Meanwhile, my job is to entertain Miss Liberty.  She’s been kind of full of P and V since I got to the lakehouse, and yesterday she 1) Ate cat poop 2) Pulled a flaming box out of a fire my dad had going outside and ran around the yard with it and 3) Vomited up cat poop.  In an effort to prevent this disgusting cycle from recurring, Mom has erected a wall of things that two fat cats can get over, but Liberty cannot.  This does not prevent her from trying, however.  Plus, while Hermes has no interest in golden retrievers, Girl Friday is exultant that she has someone new to push around.  She hunts Libby down, growling at her until Libby starts barking and jumping and chasing after her, only to swipe her little black paw at her with a spit. Friday also took to hiding in a box, waiting for Libby to pass, and then jumping out at her

We went for a long walk to the campground The roads are unplowed, of course, because the campground is closed, so we had to tromp through drifts at some places.  At one point, along the trail between the two lake roads, I paused to take in the silence.  I mean, silent silence.  There was no sound but my breathing, Libby’s panting, and the jangle of her collar.  I’m so used to so much ambient noise –traffic near my apartment, the various bumps and voices of my neighbors, the sound of snow plows and shovels and sirens – that it was a rare thing to be in a place of such undisturbed peace.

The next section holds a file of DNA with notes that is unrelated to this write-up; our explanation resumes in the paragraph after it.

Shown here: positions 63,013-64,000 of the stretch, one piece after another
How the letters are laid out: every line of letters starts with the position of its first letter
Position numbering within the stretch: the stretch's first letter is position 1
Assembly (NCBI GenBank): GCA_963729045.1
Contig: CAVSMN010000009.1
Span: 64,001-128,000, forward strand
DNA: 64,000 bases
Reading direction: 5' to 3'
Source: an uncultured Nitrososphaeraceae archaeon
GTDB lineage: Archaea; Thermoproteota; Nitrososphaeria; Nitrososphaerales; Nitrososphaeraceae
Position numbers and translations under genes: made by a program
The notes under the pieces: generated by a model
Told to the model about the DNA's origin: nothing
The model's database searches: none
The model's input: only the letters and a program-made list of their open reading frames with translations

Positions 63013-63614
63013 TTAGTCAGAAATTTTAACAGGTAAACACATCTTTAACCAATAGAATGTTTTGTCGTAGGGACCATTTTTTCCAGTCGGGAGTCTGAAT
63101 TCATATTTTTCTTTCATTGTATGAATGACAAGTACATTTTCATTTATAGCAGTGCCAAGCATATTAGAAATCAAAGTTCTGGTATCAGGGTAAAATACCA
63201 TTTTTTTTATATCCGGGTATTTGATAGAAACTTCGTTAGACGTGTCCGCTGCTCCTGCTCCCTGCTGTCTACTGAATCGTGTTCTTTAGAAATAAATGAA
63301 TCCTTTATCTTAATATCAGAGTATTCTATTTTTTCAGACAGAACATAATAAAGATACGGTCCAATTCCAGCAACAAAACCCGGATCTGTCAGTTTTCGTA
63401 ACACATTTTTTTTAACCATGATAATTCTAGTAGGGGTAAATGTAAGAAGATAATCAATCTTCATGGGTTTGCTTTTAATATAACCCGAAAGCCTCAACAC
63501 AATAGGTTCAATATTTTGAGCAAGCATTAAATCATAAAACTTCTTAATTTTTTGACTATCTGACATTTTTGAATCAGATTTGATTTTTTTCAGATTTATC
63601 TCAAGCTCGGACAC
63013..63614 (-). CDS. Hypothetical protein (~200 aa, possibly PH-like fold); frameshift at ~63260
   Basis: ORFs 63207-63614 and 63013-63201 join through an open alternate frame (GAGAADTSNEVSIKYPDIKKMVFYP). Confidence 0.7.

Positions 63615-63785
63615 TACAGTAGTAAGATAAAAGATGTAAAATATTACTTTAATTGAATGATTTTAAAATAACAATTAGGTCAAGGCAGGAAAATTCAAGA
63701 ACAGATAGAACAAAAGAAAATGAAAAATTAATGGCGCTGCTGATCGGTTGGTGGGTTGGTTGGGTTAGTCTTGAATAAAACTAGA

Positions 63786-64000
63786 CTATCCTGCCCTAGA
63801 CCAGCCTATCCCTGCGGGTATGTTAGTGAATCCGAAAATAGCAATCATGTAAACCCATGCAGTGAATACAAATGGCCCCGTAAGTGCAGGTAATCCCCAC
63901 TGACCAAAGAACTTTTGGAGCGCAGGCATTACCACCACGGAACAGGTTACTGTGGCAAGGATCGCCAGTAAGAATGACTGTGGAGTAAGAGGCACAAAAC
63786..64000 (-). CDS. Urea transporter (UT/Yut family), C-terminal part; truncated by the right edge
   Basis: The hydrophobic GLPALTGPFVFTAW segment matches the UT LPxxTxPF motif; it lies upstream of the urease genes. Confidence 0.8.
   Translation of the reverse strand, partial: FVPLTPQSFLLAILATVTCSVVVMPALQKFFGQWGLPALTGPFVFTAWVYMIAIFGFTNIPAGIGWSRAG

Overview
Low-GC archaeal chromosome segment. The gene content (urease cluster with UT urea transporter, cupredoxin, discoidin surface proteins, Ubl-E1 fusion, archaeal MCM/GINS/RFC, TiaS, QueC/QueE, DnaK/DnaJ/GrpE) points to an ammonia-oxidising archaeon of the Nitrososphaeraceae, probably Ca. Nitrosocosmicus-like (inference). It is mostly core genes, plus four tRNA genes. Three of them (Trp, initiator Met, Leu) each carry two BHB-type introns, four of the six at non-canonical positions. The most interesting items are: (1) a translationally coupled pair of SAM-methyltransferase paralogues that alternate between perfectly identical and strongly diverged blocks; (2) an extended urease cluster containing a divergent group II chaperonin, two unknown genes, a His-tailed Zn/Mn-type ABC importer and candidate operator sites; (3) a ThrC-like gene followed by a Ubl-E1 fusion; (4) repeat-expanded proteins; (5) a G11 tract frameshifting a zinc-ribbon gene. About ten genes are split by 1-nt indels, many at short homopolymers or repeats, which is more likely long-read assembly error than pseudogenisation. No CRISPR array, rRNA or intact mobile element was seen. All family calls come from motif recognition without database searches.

We tramped the rest of the way to the campground and back – three miles in the snow, all told.  The pictures I took and shared on Instagram will have to be my Christmas card this year.



Technically, this is after the walk. What a tired pup.


Merry Christmas!


And Many Happy Voyages in 2014!